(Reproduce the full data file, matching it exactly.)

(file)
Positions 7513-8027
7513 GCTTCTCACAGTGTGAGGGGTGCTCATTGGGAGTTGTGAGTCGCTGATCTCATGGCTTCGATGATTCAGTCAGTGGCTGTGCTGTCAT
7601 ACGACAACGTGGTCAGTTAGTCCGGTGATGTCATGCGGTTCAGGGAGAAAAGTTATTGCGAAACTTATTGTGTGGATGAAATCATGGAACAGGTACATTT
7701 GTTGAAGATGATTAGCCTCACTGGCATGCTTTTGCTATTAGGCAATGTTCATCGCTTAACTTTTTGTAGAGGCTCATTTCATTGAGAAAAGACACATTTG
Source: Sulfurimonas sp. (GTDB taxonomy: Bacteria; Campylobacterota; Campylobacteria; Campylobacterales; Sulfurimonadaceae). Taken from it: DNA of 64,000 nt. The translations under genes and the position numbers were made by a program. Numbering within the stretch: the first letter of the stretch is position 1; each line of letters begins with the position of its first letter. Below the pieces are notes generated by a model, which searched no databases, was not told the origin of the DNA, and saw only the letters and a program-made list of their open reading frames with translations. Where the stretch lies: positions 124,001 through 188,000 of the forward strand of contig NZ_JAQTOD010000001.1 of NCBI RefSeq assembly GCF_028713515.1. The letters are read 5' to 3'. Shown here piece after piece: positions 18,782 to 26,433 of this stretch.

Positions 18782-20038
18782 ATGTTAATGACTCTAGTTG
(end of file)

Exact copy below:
Positions 7513-8027
7513 GCTTCTCACAGTGTGAGGGGTGCTCATTGGGAGTTGTGAGTCGCTGATCTCATGGCTTCGATGATTCAGTCAGTGGCTGTGCTGTCAT
7601 ACGACAACGTGGTCAGTTAGTCCGGTGATGTCATGCGGTTCAGGGAGAAAAGTTATTGCGAAACTTATTGTGTGGATGAAATCATGGAACAGGTACATTT
7701 GTTGAAGATGATTAGCCTCACTGGCATGCTTTTGCTATTAGGCAATGTTCATCGCTTAACTTTTTGTAGAGGCTCATTTCATTGAGAAAAGACACATTTG
Source: Sulfurimonas sp. (GTDB taxonomy: Bacteria; Campylobacterota; Campylobacteria; Campylobacterales; Sulfurimonadaceae). Taken from it: DNA of 64,000 nt. The translations under genes and the position numbers were made by a program. Numbering within the stretch: the first letter of the stretch is position 1; each line of letters begins with the position of its first letter. Below the pieces are notes generated by a model, which searched no databases, was not told the origin of the DNA, and saw only the letters and a program-made list of their open reading frames with translations. Where the stretch lies: positions 124,001 through 188,000 of the forward strand of contig NZ_JAQTOD010000001.1 of NCBI RefSeq assembly GCF_028713515.1. The letters are read 5' to 3'. Shown here piece after piece: positions 18,782 to 26,433 of this stretch.

Positions 18782-20038
18782 ATGTTAATGACTCTAGTTG